Teachers from across Wales lined up to hear fellow professionals' recipe for success in the classroom. Among them was Barbara Thomas from St David's Catholic college in Cardiff - the only sixth form in Wales. Her pioneering work on improving key skills among her Welsh baccalaureate students has won widespread recognition.
She said: "My practice of involving mentoring sessions for key skills not only improved performance at level 1, but gave advanced students considering a career in teaching a chance to test out their ambitions in the classroom. It was also an extension of the buddying schemes they were used to in high school."
The pedagogy initiative was officially launched in April this year.
The two-day conference, which ends today, is intended to give secondary school teachers a flavour of teaching innovation that they can share. It is also a chance for them to swap tales about schemes and ideas which have not worked as well.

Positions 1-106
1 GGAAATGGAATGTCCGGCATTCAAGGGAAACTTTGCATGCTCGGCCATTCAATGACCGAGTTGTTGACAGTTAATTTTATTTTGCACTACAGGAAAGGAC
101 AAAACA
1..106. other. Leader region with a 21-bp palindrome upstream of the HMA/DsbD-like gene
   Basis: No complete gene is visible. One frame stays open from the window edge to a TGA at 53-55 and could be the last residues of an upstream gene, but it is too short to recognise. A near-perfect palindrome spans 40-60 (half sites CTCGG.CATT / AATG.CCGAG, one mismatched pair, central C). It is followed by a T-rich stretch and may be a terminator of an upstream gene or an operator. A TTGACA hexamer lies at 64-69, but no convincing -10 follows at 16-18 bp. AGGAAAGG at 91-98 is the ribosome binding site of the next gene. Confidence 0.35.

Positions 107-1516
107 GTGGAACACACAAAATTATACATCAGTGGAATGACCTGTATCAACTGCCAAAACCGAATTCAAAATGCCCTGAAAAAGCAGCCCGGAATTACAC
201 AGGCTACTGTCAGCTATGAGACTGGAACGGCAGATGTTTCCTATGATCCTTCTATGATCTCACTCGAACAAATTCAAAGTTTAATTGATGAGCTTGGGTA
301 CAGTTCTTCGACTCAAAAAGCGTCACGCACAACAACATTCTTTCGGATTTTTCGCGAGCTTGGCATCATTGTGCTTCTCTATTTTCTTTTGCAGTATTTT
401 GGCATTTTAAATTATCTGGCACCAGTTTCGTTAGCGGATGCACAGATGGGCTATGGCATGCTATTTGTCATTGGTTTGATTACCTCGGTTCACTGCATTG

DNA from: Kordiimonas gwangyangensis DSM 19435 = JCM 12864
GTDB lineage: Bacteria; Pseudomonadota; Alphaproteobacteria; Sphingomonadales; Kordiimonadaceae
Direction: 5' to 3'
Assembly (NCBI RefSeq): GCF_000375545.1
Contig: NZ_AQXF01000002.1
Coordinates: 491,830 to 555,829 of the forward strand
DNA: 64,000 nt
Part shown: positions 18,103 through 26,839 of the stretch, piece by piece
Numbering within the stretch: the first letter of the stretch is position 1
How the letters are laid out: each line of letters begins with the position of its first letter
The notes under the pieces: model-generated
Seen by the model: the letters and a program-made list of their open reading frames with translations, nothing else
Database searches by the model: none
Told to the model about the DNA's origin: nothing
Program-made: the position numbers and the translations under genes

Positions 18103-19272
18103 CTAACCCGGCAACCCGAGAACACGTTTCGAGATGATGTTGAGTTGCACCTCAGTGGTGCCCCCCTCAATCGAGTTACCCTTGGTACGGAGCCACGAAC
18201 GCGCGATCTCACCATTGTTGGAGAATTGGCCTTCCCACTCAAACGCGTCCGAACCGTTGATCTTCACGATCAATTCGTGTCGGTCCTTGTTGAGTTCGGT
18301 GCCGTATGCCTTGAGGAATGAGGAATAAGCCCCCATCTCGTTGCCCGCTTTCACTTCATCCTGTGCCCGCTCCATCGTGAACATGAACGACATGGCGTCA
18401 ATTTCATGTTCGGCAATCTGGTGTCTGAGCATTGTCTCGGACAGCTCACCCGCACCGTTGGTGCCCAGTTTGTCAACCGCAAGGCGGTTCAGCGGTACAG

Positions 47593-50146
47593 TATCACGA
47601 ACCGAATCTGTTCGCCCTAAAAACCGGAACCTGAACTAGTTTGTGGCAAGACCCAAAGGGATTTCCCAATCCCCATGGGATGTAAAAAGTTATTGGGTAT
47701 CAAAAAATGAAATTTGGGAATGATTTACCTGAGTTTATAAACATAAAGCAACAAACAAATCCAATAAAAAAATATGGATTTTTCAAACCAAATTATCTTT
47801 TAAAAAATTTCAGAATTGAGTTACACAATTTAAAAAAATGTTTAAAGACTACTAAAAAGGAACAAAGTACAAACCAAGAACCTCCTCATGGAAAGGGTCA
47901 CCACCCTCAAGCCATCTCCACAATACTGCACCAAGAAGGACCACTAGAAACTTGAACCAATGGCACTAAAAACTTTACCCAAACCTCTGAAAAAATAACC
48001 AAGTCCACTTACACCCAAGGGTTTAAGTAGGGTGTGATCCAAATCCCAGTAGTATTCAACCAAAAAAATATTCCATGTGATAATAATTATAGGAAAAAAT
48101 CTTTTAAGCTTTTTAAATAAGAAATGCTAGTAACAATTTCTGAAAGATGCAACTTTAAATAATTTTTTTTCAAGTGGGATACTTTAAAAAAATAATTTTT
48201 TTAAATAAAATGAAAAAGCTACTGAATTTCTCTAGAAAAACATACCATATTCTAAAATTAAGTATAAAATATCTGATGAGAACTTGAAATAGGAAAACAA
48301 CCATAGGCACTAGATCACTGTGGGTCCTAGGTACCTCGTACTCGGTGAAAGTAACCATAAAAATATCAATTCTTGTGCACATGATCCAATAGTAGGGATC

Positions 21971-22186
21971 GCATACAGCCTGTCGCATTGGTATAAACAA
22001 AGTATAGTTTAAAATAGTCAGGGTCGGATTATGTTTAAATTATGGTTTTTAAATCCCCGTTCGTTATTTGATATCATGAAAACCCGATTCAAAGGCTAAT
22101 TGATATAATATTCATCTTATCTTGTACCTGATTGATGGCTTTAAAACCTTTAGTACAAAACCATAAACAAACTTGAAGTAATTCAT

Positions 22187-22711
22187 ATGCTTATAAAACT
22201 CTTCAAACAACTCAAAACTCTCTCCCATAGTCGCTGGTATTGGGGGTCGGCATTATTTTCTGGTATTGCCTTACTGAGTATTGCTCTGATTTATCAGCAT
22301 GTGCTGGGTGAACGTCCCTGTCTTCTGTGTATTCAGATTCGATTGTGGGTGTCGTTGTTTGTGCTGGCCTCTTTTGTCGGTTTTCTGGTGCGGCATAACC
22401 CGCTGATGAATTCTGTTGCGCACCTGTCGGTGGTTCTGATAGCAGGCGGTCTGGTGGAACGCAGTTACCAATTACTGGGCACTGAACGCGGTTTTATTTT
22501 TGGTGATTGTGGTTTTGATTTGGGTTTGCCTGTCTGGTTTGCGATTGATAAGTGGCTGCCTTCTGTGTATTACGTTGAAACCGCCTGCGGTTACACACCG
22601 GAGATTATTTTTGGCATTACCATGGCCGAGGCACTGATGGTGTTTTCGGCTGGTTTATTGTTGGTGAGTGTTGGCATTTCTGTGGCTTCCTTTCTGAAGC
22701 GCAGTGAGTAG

Other schools showcasing schemes were Ysgol Christchurch in Rhyl, Rhydypenau primary school in Cardiff, Corpus Christi RC high school, also in Cardiff, Plascrug primary school in Aberystwyth, Ysgol Gymraeg and Ysgol Gyfun Gymunedol Penweddig, also in Aberystwyth, and Bassaleg school in Newport.
The Assembly government plans to develop a three to five-year strategy for pedagogy in Wales based on evidence collected from conferences.
Jane Davidson, minister for education and lifelong learning, also used the conference to announce the publication of a joint Welsh Assembly and Welsh Local Government Association report on narrowing the gap in the performance of Welsh primary schools.
An Assembly spokesperson said: "The important thing is that practitioners continue to move forward, and the profession reaches its own definition of pedagogy."